Never Say, “It’s Only a Fly”, Ever Again
Common House Fly Common is a good word for this one. In places of human habitation, of all the flies you see buzzing around, 91% are house flies. If you ever wondered why people shoo flies away from their food, the common house fly can transmit over 100 pathogens (bacteria, viruses and parasites). If you don’t have a flyswatter, you might think of getting one on your next shopping trip. Though they prefer human dwelling places, house flies can fly several miles in search of food.
Snow Fly You associate winter with the absence of bugs, yet there is a fly that thrives in subzero temperatures. The snow fly never develops wings rather; it walks across the snow and can leap when needed. Adults are not known to eat, they will however, drink snow. Their larvae consume rodent feces. You might be wondering how a fly can survive freezing temperatures. Snow flies produce a substance in their blood that is much like antifreeze. The radiator in your car can run in the winter and so can the snow fly. If you are dying to see snow flies, you will need to be in the high mountain ranges of Colorado and Utah.
Blow Fly Think devious. The blow fly is a bane to sheep. It is attracted to urine and feces. When it finds the backside of an unsuspecting ewe, it can deposit 200 eggs. Once the eggs hatch, the larvae cut into the flesh of the sheep, burrow inside and begin to eat. In order to combat blow flies, ranchers will “dock” sheep. Docking is when a rancher removes part of a new lambs’ tail. Removing part of the tail keeps the sheep cleaner and significantly reduces blow fly infection. An uneducated animal rights activist would immediately begin to snarl. Would you rather lose a tail, or die by maggots? Once a few maggots infect a sheep, they grow into adults and lay more eggs on the same animal, soon there are thousands. This is called “fly strike”. If that wasn’t enough, blow flies transmit disease. If the maggots don’t kill you the bacteria will.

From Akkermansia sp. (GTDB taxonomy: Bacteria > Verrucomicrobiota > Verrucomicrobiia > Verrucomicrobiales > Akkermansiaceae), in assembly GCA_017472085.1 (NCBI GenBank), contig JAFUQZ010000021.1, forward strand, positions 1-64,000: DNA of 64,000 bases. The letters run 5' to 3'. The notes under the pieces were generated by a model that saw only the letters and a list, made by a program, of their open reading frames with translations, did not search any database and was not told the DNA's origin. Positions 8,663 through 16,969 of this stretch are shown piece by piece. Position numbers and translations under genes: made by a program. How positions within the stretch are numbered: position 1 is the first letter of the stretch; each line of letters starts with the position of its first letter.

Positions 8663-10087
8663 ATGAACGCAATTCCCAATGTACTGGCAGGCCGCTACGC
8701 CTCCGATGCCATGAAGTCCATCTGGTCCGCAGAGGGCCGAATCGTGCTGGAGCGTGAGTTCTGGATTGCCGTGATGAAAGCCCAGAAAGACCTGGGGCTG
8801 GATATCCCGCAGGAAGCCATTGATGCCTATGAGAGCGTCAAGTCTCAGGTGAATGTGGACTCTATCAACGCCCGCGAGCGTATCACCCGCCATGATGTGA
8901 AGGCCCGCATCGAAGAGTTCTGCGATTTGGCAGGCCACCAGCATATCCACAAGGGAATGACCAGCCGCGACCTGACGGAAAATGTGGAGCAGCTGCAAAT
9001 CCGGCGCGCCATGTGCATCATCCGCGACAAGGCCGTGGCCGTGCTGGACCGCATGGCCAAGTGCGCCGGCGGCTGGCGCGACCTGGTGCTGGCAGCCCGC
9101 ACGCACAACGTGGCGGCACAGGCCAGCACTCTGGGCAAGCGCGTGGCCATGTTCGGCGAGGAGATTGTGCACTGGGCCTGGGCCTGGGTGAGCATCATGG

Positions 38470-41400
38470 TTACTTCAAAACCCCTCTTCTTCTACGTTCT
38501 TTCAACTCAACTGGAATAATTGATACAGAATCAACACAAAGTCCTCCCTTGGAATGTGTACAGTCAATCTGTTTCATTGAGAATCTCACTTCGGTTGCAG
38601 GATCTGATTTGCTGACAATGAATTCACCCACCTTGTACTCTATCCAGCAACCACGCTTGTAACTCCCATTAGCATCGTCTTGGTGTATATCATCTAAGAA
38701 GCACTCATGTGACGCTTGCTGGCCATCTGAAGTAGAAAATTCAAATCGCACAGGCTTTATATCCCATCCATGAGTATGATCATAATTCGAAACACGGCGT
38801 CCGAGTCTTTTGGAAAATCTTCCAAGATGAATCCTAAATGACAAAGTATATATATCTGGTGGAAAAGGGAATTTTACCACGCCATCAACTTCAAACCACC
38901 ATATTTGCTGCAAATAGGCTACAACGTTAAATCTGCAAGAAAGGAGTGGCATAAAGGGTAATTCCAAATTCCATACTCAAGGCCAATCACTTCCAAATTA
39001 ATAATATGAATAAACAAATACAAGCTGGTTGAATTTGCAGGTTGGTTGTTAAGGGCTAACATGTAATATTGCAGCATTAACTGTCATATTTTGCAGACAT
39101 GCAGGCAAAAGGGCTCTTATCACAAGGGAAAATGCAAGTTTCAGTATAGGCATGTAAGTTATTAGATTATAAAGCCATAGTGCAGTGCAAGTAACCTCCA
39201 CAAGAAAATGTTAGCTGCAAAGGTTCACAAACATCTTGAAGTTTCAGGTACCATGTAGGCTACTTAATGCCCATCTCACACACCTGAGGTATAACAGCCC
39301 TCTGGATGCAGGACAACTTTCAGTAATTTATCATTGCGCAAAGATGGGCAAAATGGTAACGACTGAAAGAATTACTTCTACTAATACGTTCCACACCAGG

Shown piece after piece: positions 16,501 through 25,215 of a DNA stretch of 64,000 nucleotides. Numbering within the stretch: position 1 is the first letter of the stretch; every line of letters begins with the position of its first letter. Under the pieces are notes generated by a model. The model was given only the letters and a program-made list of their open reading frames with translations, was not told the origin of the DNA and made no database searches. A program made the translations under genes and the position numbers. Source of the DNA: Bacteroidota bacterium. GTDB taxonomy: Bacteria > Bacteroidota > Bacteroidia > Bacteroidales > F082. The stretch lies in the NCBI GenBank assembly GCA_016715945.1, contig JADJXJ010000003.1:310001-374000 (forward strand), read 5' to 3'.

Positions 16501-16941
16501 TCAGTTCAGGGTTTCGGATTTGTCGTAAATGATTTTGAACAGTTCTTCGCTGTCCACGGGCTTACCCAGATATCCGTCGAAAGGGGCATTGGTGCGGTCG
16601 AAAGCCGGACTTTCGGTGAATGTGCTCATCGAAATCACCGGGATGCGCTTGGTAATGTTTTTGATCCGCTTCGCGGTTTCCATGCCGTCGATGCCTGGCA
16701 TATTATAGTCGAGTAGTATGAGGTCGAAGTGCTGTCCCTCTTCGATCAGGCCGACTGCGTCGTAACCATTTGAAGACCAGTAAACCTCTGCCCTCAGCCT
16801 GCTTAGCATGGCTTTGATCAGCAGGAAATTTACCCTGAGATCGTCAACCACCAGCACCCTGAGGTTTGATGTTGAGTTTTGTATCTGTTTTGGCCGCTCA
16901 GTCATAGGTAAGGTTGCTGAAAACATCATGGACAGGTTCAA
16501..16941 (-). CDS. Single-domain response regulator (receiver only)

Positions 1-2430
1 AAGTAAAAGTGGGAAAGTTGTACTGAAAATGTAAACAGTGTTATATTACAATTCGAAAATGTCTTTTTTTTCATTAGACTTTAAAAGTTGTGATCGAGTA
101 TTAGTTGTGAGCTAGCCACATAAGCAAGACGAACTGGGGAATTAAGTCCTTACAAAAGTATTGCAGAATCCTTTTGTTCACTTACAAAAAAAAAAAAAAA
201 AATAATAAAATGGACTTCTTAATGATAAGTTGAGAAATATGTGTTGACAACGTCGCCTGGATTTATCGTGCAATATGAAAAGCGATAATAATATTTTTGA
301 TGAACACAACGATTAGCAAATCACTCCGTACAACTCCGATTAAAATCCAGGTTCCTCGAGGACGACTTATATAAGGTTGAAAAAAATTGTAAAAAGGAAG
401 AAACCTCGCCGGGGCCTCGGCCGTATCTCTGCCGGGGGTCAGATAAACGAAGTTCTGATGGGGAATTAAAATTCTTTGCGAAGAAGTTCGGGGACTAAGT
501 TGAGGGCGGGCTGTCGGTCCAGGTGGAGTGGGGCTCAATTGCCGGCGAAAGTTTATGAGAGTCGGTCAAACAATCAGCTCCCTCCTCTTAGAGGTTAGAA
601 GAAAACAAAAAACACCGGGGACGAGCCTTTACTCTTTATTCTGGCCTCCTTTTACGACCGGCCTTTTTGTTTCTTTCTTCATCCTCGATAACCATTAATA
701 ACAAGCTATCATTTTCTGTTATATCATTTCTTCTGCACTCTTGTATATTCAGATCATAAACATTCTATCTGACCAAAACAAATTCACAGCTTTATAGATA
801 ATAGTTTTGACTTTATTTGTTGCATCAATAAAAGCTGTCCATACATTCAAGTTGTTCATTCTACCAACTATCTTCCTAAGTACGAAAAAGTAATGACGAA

Blow Fly Blessing Blow flies can infect humans. In fact, it is occasionally doctor recommended. Clean, laboratory grown blow fly maggots have been used to cure wounds that won’t heal. Despite this, if you see a fly in your home, you should still go for the flyswatter.